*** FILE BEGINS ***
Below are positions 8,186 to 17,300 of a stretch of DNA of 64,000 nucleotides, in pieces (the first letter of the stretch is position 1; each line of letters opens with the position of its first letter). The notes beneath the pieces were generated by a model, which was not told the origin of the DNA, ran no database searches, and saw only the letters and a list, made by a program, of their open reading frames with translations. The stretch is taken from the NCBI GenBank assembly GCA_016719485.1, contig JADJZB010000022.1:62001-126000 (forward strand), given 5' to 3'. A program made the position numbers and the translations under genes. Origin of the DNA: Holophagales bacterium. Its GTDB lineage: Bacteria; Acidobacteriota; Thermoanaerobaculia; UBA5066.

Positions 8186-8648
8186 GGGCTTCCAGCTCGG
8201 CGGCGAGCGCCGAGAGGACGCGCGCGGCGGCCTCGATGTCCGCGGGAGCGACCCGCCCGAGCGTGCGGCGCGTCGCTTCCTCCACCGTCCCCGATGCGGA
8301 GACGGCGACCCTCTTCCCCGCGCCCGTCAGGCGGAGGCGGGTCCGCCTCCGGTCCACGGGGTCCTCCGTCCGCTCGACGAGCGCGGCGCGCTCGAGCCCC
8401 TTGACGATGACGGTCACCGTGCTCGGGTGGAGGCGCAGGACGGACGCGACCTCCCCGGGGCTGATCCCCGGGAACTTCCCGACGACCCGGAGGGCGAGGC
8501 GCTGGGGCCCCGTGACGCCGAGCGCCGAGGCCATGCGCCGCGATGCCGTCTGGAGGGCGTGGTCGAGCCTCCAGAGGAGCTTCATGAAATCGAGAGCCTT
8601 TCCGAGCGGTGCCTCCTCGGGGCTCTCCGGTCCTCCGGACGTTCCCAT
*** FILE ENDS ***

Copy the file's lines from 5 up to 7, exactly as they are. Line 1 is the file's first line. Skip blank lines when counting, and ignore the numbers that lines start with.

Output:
8301 GACGGCGACCCTCTTCCCCGCGCCCGTCAGGCGGAGGCGGGTCCGCCTCCGGTCCACGGGGTCCTCCGTCCGCTCGACGAGCGCGGCGCGCTCGAGCCCC
8401 TTGACGATGACGGTCACCGTGCTCGGGTGGAGGCGCAGGACGGACGCGACCTCCCCGGGGCTGATCCCCGGGAACTTCCCGACGACCCGGAGGGCGAGGC
8501 GCTGGGGCCCCGTGACGCCGAGCGCCGAGGCCATGCGCCGCGATGCCGTCTGGAGGGCGTGGTCGAGCCTCCAGAGGAGCTTCATGAAATCGAGAGCCTT